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Humanities

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Cry, the Beloved Country

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The Hobbit

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Siddhartha

Responses to Reading

Please write a typed one-page response to any one of the prompts below regarding Cry, the Beloved Country. Be sure to indicate which prompt you are answering. These are not simple questions handled with a sentence or two, but rather intended to provoke a short, thoughtful essay. You must answer completely and support your answer from the novel--other support from additional sources may be used at your discretion.

1. How is Cry, the Beloved Country part story, part prophecy, and part psalm? How does the story resemble the biblical parable of the prodigal son? How does it mirror another biblical parable, Absalom? What is the significance of Kumalo's son being named Absalom? Where else does the Bible inform the story?
2. Msimangu says, "I see only one hope for our country, and that is when white men and black men, desiring neither power or money, but desiring only the good of their country, come together to work for it." The book was written in 1948. Fifty-one years later, has Msimangu's prophecy come to pass? If so, in what ways? If not, why?
3. How does apartheid manifest itself in Cry, the Beloved Country? Describe or characterize the separate worlds inhabited by blacks and whites. Where do black and white lives touch?
4. Jarvis is unable to physically comfort Kumalo. Paton writes, "and because he spoke with compassion, the old man wept, and Jarvis sat embarrassed on his horse. Indeed he might have come down from it, but such a thing is not lightly done." But yet, when the people of Ndotsheni are in grave trouble, Jarvis provides milk and irrigation vital to their survival, and later a new church. Why is he capable of one and not the other? Exactly what is it that is not lightly done? How and why does such duality exist? What do you feel about such codes of behavior?
5. Arthur Jarvis says, "It was permissible to allow the destruction of a tribal system that impeded the growth of the country. It was permissible to believe that its destruction was inevitable. But it is not permissible to watch its destruction, and to replace it with nothing, or by so little, that a whole people deteriorates, physically and morally." What event in the novel illustrate the breakup of the tribal system? How is the tribal system destroyed? What is done to replace it?
6. An unidentified white person in the novel offers, "Which do we suffer, a law-abiding, industrious and purposeful people, or a lawless, idle and purposeless people? The truth is that we do not know, for we fear them both." What is it that the white man fears in both instances? Which does the white man suffer in this novel? What might be Paton's point of view? What is your opinion and why?
7. Describe the role of faith in the novel. How does it serve Kumalo and Msimangu, the people of Ndotsheni? Was it faith that inspired Arthur Jarvis, and hence his father? What about Absalom? Is there any indication that faith impedes or injures any of the characters?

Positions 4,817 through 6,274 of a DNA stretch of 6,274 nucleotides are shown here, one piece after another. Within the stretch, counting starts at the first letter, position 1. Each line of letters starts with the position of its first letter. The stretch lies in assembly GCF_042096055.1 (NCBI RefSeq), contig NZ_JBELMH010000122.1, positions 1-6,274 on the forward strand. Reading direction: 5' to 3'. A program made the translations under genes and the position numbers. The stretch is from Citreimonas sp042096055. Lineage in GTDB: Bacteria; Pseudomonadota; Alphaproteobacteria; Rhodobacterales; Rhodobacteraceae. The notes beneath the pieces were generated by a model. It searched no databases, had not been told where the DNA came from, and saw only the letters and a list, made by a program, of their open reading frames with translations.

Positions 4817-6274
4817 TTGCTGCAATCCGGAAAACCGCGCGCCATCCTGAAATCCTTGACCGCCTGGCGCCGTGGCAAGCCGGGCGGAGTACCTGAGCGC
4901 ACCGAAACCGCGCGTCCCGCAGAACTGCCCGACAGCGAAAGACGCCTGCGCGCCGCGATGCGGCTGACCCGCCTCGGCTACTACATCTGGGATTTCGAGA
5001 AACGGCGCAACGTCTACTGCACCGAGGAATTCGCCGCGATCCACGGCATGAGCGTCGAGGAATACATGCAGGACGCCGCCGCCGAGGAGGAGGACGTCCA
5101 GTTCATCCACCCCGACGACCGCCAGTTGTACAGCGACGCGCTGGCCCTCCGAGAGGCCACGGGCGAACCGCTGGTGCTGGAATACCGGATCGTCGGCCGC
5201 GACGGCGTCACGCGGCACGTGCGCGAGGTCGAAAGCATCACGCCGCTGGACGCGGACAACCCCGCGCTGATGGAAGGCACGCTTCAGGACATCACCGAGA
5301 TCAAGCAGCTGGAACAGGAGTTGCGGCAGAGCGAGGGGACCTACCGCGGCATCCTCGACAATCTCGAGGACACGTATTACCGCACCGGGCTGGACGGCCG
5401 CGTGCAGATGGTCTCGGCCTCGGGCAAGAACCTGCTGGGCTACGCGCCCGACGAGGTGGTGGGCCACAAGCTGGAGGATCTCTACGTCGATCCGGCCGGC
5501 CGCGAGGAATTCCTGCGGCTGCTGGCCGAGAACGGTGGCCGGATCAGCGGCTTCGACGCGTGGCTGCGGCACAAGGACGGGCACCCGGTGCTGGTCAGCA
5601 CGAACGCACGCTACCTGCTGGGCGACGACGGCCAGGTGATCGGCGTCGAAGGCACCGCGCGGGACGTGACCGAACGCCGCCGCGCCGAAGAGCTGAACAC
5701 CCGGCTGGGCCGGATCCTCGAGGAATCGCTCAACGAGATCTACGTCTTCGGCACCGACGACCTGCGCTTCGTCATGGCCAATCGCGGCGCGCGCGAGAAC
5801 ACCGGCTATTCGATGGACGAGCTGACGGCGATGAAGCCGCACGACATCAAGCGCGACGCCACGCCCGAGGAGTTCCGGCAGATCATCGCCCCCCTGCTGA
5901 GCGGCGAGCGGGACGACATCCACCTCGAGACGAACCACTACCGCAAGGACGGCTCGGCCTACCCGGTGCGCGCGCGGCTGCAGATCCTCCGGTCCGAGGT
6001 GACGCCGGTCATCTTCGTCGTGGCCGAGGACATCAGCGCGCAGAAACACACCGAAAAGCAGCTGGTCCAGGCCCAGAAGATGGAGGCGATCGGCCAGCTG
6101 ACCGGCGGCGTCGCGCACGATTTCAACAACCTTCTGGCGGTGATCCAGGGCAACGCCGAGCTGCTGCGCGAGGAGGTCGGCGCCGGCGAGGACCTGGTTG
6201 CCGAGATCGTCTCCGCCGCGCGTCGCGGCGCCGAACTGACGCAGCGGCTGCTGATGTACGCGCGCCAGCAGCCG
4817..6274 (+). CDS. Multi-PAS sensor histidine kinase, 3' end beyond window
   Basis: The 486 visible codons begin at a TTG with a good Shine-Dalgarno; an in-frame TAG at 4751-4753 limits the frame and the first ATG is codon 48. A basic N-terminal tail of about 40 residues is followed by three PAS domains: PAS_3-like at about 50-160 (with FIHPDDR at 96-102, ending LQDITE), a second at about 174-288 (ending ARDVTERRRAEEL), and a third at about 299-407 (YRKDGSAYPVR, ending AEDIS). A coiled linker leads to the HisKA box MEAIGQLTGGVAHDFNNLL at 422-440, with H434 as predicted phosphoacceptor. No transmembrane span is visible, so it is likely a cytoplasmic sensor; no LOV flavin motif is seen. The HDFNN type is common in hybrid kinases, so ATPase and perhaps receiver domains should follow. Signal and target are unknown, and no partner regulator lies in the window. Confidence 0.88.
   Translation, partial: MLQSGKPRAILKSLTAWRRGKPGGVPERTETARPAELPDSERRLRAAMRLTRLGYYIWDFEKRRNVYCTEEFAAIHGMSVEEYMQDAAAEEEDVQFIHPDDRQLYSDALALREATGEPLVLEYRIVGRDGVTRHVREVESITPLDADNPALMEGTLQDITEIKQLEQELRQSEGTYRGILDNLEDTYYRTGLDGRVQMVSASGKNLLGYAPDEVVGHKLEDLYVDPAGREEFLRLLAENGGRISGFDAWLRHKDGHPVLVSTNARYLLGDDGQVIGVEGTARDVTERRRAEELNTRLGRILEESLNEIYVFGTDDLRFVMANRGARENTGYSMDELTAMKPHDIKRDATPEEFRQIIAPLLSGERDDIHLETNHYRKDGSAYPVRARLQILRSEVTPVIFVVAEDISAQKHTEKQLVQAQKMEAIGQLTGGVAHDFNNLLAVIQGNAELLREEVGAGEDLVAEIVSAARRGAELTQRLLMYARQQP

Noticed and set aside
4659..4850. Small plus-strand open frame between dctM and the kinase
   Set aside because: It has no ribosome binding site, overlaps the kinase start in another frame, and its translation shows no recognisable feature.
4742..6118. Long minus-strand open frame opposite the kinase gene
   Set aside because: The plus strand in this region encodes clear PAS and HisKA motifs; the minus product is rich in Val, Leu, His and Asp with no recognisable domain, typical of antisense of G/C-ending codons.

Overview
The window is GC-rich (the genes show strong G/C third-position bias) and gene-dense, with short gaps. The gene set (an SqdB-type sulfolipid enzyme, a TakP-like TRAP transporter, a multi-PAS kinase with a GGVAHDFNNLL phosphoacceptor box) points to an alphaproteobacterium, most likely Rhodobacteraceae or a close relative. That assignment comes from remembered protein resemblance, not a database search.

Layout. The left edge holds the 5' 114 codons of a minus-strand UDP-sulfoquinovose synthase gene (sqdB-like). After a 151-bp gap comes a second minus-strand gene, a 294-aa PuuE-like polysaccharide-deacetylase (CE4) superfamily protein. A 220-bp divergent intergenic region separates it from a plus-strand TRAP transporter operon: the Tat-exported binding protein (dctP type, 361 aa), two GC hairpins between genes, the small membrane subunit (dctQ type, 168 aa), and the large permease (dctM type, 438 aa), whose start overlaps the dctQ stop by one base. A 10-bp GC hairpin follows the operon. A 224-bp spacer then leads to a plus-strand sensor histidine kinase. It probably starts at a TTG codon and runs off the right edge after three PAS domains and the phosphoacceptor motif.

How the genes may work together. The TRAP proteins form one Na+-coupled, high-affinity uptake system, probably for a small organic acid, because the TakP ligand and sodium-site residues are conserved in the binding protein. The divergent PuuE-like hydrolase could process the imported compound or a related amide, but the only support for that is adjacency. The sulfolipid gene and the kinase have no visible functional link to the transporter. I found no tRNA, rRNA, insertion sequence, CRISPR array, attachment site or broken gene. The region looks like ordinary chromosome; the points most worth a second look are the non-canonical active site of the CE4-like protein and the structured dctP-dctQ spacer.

8. There are many secrets in the novel--secrects with no answers. Father Vincent tells Kumalo, "Yes, I said pray and rest. Even if it is only words that you pray, and even if your resting is only a lying on the bed. And do not pray for yourself, and do not pray to understand the ways of God. For they are a secret. Who knows what life is, for life is a secret." How does this notion of secret permeate the novel? What does it give the novel? What effect do Father Vincent's words have on Kumalo? How do they apply to or affect you?
9. Kumalo and the demonstrator have very different opinions about the white man. Kumalo says, "where would we be without the white man's milk? Where would swe be without all the white man has done for us? Where would you be also? Would you be working for him here?" And the demonstrator answers, "It was the white man who gave us so little land, it was the white man who took us away from the land to go to work. And we were ignorant also. It is all these things together that have made this valley desolate. Therefore, what this good white man does is only repayment." How do Kumalo and the demonstrator reconcile their different points of view? How might the other characters in the novel feel? What is your point of view?
10. The last few sentences Arhur Jarvis wrote before his death are provocative: "The truth is that our civilization is not Christian; it is a tragic compound of great ideal and fearful practice, of high assurance and desperate anxiety, of loving charity and fearful clutching of possessions." Where in this novel do we see a split between high ideals and narrow self-interest? Do the characters embody one or the other, or are they morally mixed? Do you think what Jarvis feels applies to present-day South Africa? If so, how? If not, how have things changed?

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